Whats seven feet long, 250 million years old, and currently lurking in the depths of Oregons Rogue River? Its the green sturgeon, the craggy, shark-like fish that has quietly eked out a living since the time of the dinosaurs. But according to a new study published by researchers from the Bronx-Zoo based Wildlife Conservation Society and other groups, this living fossil is extremely vulnerable to both overfishing and habitat alteration such as water diversion for irrigation and pollution. The study appears in the current issue of the Journal of Applied Ichthyology.
Using radio-tracking techniques, the authors of the study found that once green sturgeon enter freshwater rivers to spawn they spend long periods of time in extremely small home ranges -- sometimes just a 50-by-50 yard pool -- shared by numbers of individuals. This, coupled with the fact that the fish breeds in just three North American rivers, including the Rogue in Oregon, and the Klamath and Sacramento in California, makes it particularly sensitive to human impacts.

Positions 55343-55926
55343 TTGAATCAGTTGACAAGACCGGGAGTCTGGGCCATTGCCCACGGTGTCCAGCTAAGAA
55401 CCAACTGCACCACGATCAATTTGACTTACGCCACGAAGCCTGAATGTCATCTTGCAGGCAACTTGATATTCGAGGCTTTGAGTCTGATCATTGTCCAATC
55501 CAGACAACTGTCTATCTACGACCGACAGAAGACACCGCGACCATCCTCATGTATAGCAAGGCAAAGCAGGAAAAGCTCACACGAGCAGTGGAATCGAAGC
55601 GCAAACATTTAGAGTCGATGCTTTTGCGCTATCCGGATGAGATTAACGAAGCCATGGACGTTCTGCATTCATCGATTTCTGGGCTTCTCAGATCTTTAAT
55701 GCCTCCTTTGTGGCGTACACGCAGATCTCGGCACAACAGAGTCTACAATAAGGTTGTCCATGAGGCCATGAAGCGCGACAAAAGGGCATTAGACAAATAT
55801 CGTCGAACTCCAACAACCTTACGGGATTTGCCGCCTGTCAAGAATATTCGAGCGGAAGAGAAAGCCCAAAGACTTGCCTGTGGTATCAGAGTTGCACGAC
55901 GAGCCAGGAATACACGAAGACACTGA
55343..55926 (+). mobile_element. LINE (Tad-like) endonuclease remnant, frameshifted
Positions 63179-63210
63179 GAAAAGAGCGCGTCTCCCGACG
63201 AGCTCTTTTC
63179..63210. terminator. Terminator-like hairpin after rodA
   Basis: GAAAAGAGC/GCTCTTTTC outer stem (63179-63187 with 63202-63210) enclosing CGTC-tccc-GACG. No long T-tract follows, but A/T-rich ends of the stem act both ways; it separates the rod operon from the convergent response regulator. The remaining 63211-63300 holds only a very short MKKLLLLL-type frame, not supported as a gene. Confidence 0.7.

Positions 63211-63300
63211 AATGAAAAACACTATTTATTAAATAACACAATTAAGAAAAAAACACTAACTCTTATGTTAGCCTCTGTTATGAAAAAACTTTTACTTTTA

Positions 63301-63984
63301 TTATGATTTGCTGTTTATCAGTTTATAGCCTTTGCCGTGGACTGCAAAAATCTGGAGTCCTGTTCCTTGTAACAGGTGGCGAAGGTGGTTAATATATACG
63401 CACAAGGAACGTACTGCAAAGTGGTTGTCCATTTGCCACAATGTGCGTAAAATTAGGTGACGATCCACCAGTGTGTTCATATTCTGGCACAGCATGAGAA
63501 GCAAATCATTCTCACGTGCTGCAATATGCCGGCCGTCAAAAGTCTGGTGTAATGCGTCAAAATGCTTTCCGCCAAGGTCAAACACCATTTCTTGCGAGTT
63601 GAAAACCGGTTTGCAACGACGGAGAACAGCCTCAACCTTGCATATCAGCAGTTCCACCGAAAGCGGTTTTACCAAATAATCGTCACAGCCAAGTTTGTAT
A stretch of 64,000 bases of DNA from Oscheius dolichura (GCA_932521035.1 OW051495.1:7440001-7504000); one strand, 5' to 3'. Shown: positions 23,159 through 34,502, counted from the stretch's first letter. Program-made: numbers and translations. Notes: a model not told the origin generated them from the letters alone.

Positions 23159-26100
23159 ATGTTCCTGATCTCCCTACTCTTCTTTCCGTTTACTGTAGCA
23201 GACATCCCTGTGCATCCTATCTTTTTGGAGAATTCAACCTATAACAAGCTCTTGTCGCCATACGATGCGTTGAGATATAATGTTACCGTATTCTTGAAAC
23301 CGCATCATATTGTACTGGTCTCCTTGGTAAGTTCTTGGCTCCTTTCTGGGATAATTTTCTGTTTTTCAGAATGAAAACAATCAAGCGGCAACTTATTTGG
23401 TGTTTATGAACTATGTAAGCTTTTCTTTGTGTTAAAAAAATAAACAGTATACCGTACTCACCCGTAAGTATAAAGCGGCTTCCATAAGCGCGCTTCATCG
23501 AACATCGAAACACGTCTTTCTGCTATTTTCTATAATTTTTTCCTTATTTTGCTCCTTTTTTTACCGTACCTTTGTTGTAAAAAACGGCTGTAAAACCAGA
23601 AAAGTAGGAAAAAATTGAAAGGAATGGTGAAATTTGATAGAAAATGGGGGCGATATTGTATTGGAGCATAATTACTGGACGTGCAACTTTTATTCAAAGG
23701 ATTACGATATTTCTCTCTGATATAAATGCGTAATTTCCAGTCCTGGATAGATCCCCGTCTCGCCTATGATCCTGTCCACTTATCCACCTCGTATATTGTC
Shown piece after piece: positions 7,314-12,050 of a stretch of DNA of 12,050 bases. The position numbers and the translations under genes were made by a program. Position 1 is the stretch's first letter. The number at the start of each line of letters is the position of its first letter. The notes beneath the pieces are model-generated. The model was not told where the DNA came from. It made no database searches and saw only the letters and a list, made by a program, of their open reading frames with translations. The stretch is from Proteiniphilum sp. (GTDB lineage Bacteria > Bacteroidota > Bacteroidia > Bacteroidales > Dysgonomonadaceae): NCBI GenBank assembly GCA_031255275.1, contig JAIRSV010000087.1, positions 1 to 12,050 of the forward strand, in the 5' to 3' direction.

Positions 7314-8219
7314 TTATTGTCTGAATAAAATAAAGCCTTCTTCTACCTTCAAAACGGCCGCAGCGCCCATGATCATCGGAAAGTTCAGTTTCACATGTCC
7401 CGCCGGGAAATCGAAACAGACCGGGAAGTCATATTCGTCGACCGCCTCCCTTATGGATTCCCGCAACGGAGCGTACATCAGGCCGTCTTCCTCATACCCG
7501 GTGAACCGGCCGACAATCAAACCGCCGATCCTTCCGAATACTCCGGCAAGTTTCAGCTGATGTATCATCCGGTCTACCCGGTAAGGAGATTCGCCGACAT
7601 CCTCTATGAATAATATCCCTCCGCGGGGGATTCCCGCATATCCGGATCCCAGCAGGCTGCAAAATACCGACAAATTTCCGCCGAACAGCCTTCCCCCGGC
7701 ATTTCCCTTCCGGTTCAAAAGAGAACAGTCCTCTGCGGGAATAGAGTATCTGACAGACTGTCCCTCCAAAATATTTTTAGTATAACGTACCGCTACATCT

"This study shows that green sturgeon can easily become the victims of human exploitation and habitat loss," said Wildlife Conservation Society biologist Dan Erickson, the lead author of the study. "Precautionary management measures, such as the current sport-fishing regulations in the Rogue, may be justified to protect populations throughout its limited range."
Stephen Sautner | EurekAlert!
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